Monday, May 03, 2010

Missionaries and martyrs

We are scrambling to finish up our presentation on Missionaries and Martyrs for the Wisconsin CHEA homeschool conference. Friends have given us many suggestions for titles and have loaned us books, and so we are busy up to our ears! However, instead of that panicky feeling, we are getting excited about what we will get to share!

This session will present Christian biographies, especially those of missionaries and martyrs, as a great focus for parents who want to aim their children to "Seek first the kingdom of God and his righteousness" and "love not their lives to the death". We want to give reasons why these books, over and above the recommended readings lists of librarians or Newberry award winners, should be considered the best materials for our children. Some of these reasons are:

  • Helping to avoid tunnel vision - there is more to living on this earth than what is experienced in the US.
  • Teaching about cultures, history and geography as merely a backdrop to what the LORD is doing. Today so many engage in travel and exploration (and even short term mission trips) mostly for the sake of self-satisfaction and seeking glory for themselves. The early missionaries went out into all the world with the realization that they would likely never see home or family again. Most did not.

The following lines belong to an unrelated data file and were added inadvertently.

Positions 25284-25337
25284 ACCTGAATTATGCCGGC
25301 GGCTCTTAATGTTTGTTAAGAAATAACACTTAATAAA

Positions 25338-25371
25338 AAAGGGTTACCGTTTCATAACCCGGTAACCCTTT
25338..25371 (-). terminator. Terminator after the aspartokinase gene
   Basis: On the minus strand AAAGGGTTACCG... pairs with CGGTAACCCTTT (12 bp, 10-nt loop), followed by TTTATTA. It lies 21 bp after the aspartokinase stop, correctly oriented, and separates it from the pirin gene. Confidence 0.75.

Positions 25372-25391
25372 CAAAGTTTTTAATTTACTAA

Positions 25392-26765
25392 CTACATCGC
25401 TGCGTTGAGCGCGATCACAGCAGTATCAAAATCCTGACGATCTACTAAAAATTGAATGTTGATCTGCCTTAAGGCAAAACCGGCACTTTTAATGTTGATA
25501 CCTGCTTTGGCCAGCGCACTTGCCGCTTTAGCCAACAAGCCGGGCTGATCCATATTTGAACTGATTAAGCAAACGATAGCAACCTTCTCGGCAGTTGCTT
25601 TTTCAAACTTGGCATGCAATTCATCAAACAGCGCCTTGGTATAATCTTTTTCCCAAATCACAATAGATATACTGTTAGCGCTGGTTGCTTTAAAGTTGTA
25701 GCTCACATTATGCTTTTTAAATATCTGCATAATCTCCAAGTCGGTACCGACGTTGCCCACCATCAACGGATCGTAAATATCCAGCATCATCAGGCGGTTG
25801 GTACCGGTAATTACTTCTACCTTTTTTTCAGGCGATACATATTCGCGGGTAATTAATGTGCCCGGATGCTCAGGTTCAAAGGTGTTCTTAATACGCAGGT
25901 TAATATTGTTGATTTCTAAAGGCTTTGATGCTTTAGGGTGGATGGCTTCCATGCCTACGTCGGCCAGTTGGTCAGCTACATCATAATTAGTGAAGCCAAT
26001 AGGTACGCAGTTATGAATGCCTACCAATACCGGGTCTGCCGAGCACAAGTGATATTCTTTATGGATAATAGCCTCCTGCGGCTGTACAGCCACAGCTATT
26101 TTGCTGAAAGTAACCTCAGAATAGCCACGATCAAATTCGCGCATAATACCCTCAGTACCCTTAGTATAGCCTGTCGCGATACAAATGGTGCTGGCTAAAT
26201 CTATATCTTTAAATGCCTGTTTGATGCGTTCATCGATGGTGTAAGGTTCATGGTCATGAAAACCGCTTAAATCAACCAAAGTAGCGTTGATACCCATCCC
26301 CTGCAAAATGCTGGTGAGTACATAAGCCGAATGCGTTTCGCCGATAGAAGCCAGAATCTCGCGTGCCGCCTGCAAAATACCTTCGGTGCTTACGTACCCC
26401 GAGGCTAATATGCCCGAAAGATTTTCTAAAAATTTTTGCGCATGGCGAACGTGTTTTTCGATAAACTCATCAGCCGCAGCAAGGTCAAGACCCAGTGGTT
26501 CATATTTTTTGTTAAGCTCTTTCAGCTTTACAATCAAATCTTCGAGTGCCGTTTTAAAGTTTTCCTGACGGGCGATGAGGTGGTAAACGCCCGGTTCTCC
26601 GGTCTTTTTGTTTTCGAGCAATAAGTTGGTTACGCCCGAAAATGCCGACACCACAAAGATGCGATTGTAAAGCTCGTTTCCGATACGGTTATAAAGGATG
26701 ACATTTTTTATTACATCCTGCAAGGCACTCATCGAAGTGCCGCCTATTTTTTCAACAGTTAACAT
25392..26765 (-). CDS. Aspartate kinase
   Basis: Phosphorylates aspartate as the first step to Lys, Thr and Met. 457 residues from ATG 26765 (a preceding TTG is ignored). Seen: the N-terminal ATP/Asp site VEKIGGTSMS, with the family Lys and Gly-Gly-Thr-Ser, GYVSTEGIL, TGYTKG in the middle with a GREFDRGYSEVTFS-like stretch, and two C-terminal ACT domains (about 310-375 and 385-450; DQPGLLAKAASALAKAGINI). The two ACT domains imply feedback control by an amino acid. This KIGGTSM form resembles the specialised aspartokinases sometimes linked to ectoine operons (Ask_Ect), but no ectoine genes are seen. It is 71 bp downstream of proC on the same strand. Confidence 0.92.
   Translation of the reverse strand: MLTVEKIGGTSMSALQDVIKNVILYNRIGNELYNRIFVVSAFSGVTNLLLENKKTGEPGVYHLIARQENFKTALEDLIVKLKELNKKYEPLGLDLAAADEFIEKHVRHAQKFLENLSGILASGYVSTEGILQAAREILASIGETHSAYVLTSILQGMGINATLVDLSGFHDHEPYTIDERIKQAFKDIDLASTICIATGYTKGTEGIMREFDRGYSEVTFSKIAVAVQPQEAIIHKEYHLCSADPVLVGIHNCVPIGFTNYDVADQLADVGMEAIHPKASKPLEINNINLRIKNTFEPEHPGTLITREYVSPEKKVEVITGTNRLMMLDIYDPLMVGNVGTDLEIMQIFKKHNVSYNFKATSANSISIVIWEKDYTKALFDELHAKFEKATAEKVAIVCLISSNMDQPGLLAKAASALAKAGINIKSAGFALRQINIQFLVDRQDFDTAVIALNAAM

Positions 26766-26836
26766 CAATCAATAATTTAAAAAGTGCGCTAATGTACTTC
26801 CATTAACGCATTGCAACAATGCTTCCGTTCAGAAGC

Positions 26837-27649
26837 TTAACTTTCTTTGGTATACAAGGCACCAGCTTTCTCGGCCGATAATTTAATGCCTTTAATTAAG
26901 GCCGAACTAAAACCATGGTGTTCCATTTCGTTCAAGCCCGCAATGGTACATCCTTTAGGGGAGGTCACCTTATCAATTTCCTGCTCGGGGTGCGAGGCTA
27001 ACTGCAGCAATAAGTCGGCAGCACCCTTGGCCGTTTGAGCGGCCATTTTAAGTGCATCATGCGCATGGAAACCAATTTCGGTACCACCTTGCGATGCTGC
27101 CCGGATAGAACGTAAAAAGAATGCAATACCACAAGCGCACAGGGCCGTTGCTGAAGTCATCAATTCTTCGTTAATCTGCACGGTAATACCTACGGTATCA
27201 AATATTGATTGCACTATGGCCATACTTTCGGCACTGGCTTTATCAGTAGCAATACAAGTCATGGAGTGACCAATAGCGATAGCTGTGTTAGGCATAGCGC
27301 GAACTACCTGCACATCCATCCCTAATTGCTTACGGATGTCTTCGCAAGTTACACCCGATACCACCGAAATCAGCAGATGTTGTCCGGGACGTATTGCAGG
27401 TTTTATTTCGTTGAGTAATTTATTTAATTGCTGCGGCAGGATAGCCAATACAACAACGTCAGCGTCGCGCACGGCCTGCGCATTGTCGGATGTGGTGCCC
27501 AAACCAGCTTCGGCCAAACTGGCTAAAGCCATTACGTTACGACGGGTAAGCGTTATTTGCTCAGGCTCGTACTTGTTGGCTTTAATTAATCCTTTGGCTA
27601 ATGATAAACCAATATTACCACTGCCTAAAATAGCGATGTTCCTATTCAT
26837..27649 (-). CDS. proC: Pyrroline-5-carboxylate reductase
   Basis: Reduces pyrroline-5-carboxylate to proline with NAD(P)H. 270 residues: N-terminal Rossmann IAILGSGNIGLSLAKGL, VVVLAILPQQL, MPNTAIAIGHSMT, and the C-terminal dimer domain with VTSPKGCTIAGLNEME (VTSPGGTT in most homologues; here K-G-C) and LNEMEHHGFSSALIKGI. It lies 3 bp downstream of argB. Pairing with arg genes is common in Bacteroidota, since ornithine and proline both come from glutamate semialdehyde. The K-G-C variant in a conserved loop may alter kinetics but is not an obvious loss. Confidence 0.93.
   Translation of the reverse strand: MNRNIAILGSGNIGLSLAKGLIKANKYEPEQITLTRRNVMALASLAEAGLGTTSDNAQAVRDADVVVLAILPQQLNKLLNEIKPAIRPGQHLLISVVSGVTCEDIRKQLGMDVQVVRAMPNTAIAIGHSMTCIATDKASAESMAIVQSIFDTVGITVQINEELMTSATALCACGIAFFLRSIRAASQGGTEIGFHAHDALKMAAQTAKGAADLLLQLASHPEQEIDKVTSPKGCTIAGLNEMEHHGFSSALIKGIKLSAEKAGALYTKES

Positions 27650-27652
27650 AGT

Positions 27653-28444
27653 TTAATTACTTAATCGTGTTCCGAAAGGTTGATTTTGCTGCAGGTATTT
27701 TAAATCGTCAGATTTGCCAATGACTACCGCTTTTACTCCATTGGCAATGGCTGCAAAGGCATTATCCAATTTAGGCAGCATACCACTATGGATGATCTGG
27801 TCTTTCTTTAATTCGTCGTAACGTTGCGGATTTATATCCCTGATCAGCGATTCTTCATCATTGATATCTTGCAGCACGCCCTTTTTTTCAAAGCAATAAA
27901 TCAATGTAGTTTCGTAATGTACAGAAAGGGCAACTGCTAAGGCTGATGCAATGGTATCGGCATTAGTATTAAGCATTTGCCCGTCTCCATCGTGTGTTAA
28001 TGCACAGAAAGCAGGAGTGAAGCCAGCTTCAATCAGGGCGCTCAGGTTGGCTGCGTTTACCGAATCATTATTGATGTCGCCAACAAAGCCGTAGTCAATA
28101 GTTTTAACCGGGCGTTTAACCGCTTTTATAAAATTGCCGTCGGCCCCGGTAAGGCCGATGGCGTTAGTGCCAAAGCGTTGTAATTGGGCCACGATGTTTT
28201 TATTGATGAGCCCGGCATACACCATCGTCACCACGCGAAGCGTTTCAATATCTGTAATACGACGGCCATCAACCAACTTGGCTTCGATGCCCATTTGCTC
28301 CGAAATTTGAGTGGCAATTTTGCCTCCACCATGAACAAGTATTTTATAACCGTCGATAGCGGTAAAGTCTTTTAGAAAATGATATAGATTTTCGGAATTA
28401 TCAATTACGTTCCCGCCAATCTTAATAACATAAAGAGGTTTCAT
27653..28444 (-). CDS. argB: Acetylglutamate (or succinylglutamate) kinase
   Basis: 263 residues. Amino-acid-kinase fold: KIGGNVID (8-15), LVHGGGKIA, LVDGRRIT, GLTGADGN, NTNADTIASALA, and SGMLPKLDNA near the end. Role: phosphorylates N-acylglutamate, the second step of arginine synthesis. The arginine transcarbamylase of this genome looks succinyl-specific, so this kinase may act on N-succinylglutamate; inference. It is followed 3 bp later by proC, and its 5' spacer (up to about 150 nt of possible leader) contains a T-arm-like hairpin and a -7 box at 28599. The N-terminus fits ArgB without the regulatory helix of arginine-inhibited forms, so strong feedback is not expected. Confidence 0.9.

• These books provide examples of believers who "loved not the world nor the things in the world", many who made sacrifices considered stupid by Christians and non-Christians alike.
  • When you look at the lives of these men and women who so completely depended on the LORD, you see the Lord do amazing things, through miracles and through tragedies. As George Mueller said, "If the LORD fails me this time, it will be the first time."
The older children are picking out some favorites to share about, and we just found this gem, by Cecil Dye. Among the first missionaries of New Tribes Mission, Cecil Dye, with Dave Bacon, his brother Bob Dye, George Hosback and Eldon Hunter were martyred by the Ayore tribe in Bolivia in 1943.

"...perhaps more Christians at home
would become more aware of their responsibility to lost men
and less concerned over the material things of this life
if the expedition failed and we lost our lives."

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